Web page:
Today, Debbie Harry’s ass is warmer than it has been in a long time. The idea of a Blondie reunion was first suggested to her by Chris Stein three years ago. Debbie took some convincing at first, but now that things are up and running, she says she couldn’t be happier. She’s happy to be back in Britain, where Blondie enjoyed such widespread popularity that first time around and where she feels she has always been given a fair hearing. “It’s a good feeling,” she says brightly. “Not bad. Doesn’t hurt.” She’s happy to be going back on the road with Chris, Clem and Jimmy. (Frank Infante and Nigel Harrison were excluded from the reunion plans, and are currently contesting the decision in court.)
Most of all, she’s happy to talk about the new Blondie album, No Exit. It is, she thinks, a very good record, a fitting continuation of the Blondie story. If anything, No Exit sounds like the album Blondie should have made after Autoamerican, but didn’t. And because Blondie’s influence can be heard just about everywhere these days, especially in bands such as Garbage and Republica, the album sounds contemporary.
But doesn’t it worry her that people are bound to measure it against former glories, that a band with Blondie’s track record are destined to be forever haunted by their past? “Not at all. What’s really kind of interesting is that when we did those records, we created a formula that went on to be sort of a standard in the industry. But, at the time, when we handed in those records, often they were rejected. What I think we’ve done on this record is the best, the essence, or the most powerful versions of all the things we have stood for and done in the past. It’s the ultimate Blondie record.”
And the title? “The title came from Clem,” she explains. “Well, it came from Jean Paul Sartre. But Clem appropriated it.”
“‘Hell is other people’,” Chris says, quoting from the Sartre play No Exit. “I think that really defines what it’s like being in a rock and roll band.”
Of course, they are all willing to admit that there was a time when hell was other members of Blondie. “I can’t speak for everyone,” Debbie says, choosing her words carefully, “but Chris and I were certainly estranged for a while.” In the past, she has been less tactful about the split, saying that “hate had a lot to do with it”.

Still, all that is in the past now. “I think everybody’s enjoying it a lot more this time around,” says Chris. “Coming back into it, I think we all know what’s involved. The first time around, you don’t know what a pain in the ass it can all be. Looking back, I think we really took it for granted. We thought we had all the answers. When you’re a kid, you think you know everything.”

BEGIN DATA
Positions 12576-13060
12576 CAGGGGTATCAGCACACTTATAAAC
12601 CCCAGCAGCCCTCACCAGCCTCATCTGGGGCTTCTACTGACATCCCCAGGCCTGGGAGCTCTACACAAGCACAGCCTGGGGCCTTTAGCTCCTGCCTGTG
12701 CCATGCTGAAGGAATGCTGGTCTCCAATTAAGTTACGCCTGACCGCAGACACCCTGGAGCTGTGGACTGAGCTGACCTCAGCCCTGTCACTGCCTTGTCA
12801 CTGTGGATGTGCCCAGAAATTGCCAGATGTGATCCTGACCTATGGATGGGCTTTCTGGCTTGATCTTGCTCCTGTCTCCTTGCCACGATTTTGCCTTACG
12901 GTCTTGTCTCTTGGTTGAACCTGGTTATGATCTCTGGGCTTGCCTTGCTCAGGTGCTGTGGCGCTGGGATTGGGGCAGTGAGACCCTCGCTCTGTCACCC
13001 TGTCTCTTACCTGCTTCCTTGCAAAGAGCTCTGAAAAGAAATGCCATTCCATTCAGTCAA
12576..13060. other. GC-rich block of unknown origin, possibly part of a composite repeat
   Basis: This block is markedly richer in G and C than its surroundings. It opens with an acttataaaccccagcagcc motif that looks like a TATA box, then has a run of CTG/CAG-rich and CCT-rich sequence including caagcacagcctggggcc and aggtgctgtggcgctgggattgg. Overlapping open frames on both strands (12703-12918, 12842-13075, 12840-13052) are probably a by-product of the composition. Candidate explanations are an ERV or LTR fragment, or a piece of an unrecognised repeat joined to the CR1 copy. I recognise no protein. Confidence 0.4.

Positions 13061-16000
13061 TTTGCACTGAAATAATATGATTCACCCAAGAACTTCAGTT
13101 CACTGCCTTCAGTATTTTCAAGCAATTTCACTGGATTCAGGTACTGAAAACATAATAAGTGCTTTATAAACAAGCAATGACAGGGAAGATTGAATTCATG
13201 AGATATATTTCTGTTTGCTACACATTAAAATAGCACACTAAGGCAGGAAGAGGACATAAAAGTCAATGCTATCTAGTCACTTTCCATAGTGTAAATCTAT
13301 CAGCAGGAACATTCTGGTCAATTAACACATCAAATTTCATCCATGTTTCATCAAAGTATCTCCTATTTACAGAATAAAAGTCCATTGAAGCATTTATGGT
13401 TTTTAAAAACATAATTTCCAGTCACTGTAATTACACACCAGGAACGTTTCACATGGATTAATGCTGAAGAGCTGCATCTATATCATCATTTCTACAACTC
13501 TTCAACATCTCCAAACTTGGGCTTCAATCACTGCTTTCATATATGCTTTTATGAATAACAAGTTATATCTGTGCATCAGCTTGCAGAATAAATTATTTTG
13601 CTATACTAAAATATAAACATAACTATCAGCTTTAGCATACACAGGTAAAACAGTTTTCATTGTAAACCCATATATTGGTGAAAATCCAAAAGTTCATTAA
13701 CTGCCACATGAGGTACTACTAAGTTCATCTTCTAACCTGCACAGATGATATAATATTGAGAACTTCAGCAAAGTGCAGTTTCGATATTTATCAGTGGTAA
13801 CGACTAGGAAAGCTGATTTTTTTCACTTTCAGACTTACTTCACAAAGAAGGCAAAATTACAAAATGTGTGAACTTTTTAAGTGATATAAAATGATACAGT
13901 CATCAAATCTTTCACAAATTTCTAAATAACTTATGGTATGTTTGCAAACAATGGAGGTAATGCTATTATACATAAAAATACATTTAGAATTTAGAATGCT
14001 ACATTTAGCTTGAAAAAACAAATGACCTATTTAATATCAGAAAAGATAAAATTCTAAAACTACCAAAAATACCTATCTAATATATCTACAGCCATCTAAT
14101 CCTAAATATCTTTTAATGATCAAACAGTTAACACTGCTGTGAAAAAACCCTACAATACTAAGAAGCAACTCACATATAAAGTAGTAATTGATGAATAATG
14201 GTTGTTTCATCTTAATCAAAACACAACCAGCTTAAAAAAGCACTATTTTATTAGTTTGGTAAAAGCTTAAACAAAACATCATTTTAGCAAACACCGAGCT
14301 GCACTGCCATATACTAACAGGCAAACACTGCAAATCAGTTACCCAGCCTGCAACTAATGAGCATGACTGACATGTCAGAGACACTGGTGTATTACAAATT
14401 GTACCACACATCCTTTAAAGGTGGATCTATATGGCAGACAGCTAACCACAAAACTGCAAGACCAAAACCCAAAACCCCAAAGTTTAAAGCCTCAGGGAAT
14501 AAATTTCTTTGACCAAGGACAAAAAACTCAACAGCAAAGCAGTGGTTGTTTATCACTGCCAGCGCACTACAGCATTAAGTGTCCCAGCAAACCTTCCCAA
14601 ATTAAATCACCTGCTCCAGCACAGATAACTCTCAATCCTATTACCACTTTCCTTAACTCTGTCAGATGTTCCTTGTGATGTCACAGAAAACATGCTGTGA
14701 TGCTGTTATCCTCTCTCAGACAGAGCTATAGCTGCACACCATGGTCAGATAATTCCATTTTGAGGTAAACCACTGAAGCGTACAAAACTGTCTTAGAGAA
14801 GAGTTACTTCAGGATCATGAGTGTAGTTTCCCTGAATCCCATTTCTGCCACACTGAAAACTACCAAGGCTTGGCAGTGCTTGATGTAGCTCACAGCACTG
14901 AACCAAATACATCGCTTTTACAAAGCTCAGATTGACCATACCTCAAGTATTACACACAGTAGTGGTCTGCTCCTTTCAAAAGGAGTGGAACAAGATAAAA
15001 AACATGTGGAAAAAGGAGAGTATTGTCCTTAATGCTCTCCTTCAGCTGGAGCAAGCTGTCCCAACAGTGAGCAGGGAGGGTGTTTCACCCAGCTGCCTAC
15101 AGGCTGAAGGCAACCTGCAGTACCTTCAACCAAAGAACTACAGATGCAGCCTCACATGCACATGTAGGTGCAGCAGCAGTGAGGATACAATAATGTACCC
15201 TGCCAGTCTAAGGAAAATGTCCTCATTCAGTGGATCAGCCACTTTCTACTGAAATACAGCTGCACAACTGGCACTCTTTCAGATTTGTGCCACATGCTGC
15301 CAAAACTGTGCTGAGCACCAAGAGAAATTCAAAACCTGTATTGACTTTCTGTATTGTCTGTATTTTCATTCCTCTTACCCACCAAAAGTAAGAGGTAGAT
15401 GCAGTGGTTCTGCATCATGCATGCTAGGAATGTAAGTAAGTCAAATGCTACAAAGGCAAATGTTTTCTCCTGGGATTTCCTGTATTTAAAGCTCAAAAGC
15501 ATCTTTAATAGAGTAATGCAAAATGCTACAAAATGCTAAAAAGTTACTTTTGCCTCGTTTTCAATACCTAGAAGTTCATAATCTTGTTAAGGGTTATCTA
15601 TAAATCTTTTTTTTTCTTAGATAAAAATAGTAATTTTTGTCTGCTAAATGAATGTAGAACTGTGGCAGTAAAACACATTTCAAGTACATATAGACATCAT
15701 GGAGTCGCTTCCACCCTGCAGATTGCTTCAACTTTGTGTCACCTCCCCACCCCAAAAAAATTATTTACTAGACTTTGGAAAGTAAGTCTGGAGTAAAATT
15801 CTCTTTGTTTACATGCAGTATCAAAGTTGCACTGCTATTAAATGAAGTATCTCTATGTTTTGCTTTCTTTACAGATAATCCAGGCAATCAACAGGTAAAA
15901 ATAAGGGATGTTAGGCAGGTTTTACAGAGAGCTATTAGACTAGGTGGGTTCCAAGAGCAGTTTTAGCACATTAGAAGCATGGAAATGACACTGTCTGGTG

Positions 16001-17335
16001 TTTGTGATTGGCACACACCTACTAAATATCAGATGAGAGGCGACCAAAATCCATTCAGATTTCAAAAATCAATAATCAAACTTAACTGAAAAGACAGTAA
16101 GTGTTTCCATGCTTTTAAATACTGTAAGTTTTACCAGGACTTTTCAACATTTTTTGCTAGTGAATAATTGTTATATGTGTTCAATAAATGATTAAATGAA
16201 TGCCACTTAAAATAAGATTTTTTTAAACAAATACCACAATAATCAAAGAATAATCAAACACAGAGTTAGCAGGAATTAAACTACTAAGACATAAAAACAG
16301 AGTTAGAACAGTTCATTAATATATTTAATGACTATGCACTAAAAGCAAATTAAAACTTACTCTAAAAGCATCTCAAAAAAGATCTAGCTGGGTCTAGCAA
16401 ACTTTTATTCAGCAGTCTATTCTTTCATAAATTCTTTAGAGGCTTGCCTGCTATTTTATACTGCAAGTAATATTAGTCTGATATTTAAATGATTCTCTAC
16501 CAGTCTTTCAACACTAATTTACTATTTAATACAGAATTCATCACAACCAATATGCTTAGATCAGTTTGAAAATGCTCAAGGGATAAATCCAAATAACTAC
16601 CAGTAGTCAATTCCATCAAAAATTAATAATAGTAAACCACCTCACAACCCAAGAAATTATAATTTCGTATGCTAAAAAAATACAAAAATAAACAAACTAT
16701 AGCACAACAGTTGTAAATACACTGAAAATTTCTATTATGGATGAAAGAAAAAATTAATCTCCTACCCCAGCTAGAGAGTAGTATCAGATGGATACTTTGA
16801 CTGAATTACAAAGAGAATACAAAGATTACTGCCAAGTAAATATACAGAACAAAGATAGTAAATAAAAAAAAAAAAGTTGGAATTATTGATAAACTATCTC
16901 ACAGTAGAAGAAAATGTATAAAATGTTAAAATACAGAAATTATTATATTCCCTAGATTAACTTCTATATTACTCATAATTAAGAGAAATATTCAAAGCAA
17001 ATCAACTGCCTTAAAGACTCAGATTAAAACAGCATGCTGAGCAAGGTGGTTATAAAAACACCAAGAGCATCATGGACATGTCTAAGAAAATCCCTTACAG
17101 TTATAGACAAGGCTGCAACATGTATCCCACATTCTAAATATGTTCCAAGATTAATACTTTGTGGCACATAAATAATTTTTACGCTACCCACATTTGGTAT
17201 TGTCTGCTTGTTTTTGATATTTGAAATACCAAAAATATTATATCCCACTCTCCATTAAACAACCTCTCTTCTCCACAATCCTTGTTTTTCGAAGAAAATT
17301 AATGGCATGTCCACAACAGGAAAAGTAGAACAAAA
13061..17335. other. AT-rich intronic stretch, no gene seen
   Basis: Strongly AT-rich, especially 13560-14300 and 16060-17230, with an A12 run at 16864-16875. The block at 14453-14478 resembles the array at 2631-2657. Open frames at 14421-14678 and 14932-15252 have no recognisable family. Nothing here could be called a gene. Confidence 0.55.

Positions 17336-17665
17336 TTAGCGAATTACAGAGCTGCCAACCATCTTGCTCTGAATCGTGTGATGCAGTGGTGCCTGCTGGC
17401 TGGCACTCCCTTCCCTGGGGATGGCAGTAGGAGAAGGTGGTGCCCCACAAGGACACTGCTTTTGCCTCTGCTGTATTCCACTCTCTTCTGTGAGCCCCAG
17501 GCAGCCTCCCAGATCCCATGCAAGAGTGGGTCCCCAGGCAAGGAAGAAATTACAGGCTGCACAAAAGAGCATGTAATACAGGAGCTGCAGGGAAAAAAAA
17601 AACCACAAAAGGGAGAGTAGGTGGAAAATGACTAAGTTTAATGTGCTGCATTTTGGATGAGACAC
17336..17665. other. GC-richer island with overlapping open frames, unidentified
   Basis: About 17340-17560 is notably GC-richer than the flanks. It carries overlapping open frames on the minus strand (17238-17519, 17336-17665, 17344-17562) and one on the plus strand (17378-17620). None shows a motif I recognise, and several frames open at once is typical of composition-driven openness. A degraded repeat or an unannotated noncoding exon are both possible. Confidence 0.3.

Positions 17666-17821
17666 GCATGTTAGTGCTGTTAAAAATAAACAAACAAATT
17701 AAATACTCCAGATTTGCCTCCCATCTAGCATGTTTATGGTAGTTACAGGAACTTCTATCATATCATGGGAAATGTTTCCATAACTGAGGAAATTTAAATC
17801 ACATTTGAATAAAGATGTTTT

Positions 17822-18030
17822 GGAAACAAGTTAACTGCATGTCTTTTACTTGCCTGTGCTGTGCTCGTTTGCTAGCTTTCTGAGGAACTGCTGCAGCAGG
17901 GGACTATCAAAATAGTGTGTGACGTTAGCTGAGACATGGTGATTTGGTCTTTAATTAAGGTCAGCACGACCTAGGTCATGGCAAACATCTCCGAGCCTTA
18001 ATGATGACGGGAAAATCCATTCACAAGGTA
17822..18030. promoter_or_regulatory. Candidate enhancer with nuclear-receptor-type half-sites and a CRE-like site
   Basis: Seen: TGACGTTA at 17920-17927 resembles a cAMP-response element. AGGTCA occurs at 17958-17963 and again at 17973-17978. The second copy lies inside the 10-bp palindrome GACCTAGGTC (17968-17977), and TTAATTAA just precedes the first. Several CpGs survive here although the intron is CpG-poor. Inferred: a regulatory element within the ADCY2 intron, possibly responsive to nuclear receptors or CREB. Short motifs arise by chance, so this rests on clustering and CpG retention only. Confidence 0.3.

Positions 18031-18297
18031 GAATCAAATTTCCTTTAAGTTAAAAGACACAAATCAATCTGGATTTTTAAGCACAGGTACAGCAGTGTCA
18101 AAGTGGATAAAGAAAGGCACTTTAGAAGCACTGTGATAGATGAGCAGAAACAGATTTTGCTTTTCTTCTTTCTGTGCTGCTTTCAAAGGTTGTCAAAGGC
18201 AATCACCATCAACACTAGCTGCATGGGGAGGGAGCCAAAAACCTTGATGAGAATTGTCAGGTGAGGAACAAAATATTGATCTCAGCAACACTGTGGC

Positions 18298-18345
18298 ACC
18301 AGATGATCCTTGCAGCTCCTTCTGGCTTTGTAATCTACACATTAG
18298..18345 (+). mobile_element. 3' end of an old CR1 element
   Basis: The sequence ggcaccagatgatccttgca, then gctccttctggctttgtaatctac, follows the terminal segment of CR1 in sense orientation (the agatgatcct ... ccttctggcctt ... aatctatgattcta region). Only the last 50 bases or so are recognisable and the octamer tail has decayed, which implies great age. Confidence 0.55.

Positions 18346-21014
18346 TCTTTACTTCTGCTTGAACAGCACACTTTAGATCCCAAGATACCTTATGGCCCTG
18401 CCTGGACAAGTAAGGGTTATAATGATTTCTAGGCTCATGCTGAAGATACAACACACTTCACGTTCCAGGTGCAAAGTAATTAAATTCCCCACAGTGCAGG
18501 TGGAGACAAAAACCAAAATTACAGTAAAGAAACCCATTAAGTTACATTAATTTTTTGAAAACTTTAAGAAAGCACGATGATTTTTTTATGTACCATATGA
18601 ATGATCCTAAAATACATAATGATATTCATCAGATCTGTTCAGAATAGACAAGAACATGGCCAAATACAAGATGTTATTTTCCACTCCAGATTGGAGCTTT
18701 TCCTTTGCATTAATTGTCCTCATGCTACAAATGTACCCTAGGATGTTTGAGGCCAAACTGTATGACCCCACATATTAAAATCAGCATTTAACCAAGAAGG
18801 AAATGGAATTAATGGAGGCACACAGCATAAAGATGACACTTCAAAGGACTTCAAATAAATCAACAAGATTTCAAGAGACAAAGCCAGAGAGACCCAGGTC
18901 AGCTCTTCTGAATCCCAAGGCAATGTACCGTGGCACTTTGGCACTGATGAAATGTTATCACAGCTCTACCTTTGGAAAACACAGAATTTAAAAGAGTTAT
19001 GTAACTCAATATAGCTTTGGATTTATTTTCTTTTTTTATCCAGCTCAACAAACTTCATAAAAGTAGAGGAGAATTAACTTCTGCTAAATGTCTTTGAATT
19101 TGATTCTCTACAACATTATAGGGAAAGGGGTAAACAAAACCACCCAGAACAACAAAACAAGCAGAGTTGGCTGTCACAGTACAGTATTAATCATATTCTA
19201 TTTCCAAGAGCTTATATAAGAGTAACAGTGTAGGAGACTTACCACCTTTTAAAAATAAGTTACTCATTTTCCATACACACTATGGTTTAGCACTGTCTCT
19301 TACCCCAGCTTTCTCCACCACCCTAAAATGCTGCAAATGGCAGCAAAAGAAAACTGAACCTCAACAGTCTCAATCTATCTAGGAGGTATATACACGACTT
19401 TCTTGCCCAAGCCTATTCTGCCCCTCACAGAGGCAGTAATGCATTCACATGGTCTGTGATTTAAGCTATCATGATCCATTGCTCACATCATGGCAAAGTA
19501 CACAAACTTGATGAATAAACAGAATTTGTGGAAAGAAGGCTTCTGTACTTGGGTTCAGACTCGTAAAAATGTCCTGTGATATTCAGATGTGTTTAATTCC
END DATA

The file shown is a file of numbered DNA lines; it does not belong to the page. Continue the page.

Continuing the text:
Only, they weren’t exactly kids. Chris was 30 when Blondie notched up their first number-one single. And when Debbie sang Die Young, Stay Pretty, one of the classic cuts from the Eat To The Beat album, it wasn’t without some sense of irony. She was 34 at the time. Ironically enough, this does the reunited Blondie no harm whatsoever. Unlike the recent Sex Pistols reunion tour, nobody is going along expecting Blondie to act like disaffected 20-year-olds. In an odd way, time is on their side. Besides, Debbie has little time for people who suggest that she is getting too old for this game. “I just get better at it,” she says firmly. “Right now, I am better than ever. Why shouldn’t I be? It’s the same thing I resisted before, about being considered a victim. It’s all about traditional roles. But they are changing. Look around. It’s a radically changing world.”
“No Exit is simply the next Blondie record,” says Clem. “It just took 16 years to make, that’s all. And we’re very fortunate to have Debbie here to convey the whole thing.”
Hearing this, Debbie blushes slightly, rolls her eyes and lets out a little laugh. “You’re right about that!,” she says. “You’re damned right!”

Three weeks have gone by, and I’m waiting for Blondie to arrive at the studio where the photoshoot is to take place. For Debbie and the others, it’s been a hectic three weeks. They have performed in no fewer than nine different European countries. Reviews of the tour have been extremely encouraging. On the other hand, their schedule has been little short of punishing, involving long hauls through the night on the tour bus with very little sleep.
Two hours later, there is a slight commotion outside and Chris walks in, closely followed by Clem and Jimmy. They all disappear to a dressing room. Another five minutes pass before Debbie wanders in, dressed in a leather pirate coat and biker boots, with a scarf wrapped tightly around her head.
“How are you?” I ask.
“Beat,” she answers quickly. It turned out that two days ago, Blondie were on a plane from Dublin, destined for Glasgow. Halfway across the Irish sea, the plane developed a technical fault and was diverted back to Dublin, where they were told there would be a slight delay and offered the usual – food vouchers. This “slight delay” turned into seven hours, by which time Debbie had fallen asleep in the airport departure lounge.